We Are What We Eat, But We Are Also The Books We Read

We are what we eat, but we are also the books we read

We are what we eat, there is no doubt about it, but we are also every book we read. We humans are made up of everything we have experienced in our lives, including every story we read, every character we read, their battles, and their majestic universes.

Jorge Luis Borges once said that paradise is certainly just like a large and endless library. This is an idyllic image that anyone who takes part in this healthy hobby will probably agree with. Reading feeds us and allows us to move forward, learn and turn, and always be a little freer.

When we say we are every book we read, we are not exaggerating. In that part of our mind where we keep all our childhood memories we can also find those books that somehow draw the line between before and after in our lives. Rarely do we experience the same intensity, joy, and pleasure as when we read books. 

This early escape into the world of fantasy, the forests of mysteries and the seas of adventure has merged word for word and picture by picture into the depths of our brains. It largely defines who we are today. Therefore, much of us is made of things that we may have never seen with our eyes, but that we have felt with our hearts. Those are the journeys we have taken in our minds.

woman immersed in a book

Books in your brain

The Journal of Business Administration  published a study that confirmed some of the information we all take for granted, but unfortunately we don’t always apply it ourselves. University students who have read since childhood receive much higher scores in critical thinking, creativity, reflection, metacognition, and written expression. Today, however, we can see that  young people do read, but they do not engage in “deep reading.”

Deep reading is defined as a delicate, slow process in which we are completely immersed in what we read. No hurry, no external pressure. It’s an exceptional ability to “merge into one” with a book by capturing the richness of the text. Then interpreting words does something for us on the level of our senses and emotions.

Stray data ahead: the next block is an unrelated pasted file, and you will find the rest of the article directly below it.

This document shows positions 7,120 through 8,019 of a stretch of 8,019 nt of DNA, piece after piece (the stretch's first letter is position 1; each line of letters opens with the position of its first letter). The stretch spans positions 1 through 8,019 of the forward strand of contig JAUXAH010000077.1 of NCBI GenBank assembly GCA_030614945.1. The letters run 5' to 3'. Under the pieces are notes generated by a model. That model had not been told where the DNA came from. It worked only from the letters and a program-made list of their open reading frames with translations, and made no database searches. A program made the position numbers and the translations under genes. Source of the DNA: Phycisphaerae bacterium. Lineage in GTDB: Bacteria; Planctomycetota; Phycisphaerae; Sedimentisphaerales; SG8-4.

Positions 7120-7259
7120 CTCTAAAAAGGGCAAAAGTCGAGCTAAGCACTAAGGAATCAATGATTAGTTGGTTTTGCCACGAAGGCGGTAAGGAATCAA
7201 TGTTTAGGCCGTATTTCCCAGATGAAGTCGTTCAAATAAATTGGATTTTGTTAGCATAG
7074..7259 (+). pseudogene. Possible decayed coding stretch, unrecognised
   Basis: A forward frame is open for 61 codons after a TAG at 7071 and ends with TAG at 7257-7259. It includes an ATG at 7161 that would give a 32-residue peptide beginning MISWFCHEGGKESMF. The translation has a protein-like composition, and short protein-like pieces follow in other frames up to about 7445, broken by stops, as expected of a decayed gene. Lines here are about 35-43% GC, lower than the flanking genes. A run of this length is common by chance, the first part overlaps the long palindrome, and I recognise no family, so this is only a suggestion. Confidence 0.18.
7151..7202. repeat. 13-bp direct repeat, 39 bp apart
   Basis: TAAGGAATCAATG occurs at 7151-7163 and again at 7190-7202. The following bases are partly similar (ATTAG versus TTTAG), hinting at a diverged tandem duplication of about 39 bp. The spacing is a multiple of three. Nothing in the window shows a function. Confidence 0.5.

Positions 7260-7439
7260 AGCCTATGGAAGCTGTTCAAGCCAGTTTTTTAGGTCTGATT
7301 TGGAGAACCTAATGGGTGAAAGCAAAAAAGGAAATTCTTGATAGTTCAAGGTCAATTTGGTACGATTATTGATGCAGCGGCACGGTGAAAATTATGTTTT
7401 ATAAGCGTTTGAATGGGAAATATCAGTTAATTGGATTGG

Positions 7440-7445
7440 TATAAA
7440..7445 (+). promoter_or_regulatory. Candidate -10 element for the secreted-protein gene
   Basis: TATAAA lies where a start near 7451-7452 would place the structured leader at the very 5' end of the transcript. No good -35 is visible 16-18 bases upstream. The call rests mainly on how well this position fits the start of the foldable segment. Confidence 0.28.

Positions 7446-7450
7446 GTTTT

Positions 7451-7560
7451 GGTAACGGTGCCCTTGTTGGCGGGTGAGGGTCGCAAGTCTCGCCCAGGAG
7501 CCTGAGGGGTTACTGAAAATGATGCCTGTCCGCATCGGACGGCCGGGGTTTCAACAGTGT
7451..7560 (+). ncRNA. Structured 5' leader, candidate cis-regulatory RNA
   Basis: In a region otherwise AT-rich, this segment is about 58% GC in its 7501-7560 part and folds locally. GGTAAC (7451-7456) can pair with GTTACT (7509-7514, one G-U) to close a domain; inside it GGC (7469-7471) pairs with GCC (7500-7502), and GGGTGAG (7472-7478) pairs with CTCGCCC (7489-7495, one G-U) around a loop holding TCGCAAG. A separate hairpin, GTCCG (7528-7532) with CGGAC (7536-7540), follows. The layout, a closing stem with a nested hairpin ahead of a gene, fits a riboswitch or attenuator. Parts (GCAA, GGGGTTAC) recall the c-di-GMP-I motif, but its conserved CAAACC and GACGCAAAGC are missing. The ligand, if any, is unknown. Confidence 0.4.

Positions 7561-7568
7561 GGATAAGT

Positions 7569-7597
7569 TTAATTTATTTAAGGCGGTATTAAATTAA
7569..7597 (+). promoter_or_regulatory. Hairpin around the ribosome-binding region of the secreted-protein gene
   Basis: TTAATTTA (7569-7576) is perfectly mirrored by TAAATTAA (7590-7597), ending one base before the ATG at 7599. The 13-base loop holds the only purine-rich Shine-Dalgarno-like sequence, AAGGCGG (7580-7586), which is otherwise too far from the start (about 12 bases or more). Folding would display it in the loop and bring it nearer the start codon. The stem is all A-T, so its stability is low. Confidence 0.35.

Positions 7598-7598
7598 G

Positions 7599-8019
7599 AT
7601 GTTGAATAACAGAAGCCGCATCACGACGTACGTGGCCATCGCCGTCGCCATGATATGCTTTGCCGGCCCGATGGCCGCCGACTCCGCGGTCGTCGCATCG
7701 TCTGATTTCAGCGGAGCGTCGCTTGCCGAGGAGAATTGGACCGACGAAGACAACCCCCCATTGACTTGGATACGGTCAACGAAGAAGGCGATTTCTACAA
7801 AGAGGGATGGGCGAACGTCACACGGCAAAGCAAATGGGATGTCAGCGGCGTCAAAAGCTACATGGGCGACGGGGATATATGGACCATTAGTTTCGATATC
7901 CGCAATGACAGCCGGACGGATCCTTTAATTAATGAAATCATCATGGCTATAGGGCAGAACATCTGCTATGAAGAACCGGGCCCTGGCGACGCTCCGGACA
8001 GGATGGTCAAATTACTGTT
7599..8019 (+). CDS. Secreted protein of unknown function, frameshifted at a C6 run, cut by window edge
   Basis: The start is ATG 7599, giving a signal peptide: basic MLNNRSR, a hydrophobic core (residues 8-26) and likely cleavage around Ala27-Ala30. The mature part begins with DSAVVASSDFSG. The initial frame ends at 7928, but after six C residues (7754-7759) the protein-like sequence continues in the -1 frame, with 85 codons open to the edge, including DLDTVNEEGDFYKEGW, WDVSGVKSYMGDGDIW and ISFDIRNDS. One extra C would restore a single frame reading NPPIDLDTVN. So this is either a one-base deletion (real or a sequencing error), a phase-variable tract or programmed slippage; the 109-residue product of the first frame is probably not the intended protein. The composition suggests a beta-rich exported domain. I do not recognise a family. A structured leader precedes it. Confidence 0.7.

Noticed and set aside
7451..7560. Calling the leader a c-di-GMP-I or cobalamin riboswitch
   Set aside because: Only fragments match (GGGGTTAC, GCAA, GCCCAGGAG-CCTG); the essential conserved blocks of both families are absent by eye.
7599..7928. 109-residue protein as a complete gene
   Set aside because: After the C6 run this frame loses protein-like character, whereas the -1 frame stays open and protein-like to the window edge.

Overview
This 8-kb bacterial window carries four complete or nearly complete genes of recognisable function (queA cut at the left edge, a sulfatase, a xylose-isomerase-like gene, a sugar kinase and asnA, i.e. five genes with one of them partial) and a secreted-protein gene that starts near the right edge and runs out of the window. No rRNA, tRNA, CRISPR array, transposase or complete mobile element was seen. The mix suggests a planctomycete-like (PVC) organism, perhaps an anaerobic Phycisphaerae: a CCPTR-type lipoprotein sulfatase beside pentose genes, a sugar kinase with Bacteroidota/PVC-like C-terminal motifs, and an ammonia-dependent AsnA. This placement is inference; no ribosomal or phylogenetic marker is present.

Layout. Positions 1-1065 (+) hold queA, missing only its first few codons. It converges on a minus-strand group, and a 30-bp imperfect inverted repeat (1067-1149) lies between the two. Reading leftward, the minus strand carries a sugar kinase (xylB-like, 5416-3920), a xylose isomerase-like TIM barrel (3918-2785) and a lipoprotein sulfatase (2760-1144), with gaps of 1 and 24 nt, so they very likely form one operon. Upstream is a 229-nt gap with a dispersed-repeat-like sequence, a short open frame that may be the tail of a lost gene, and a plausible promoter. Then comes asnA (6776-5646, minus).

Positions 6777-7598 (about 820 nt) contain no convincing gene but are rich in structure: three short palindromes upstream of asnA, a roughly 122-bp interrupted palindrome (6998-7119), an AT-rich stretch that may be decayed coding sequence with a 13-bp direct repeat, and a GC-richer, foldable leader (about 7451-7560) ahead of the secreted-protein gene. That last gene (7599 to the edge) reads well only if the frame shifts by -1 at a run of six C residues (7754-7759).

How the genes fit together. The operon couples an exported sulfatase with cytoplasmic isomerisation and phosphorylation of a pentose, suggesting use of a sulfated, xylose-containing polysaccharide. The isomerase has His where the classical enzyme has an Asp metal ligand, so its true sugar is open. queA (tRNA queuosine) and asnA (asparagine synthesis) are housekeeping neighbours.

With deep reading, we capture the details of the text. We enjoyed the narration and the skills of the author. Here, however, is the most interesting part: experts explain that reading like this brings about an amazing process in our brain, synchronization. The centers of the brain associated with speech, vision, and hearing are synchronized during deep reading.

the girl is reading a big book
  • The Broca region, which is responsible for perceiving rhythms and syntax, is very strongly activated.
  • The Wernicken area is also activated. The Wernicken area has to do with the perceptual ability of words and their meanings.
  • Angular gyrus , which regulates perception and language use, is also involved.

All of these processes and several others create sensations and emotions that leave a lasting imprint on our brains.

Books in a world of confused minds

According to an interesting article in the New York Times , sales of adult books plunged 10.3% last year. Sales of books for children, on the other hand, fell 2.1%. Sales of electronic books fell significantly more, by 21.8%. But  sales of digital audiobooks grew 35.3%, and to our surprise, sales of audiobooks continue to grow.

For psychologists, the reason behind this phenomenon is obvious. Our minds are disturbed and we need to do many things at the same time. We need to check our phones, update social media, enjoy coffee, watch TV, read our email…

There is also another small detail that author  Stephen King recently pointed out: people have lost the pleasure of translating the pages of books. Now we prefer to do this with our ears so that our hands are free to play with the phone. This is certainly the reason why he wrote his novel with Hearing .

girl with armpit book

So in recent months, sales of audiobooks have been growing strongly. Audiobooks are perfect so we can do many things at the same time, as we can just put the headphones on our ears and our eyes and hands are free for everything else. This is seemingly “perfect,” but sadly sad.

We are losing the enjoyment of deep reading, and our children are deprived of the joy of immersing themselves in a physical book in the traditional way: turning pages one at a time, in a large, dusty library, or in intimate light under a blanket.

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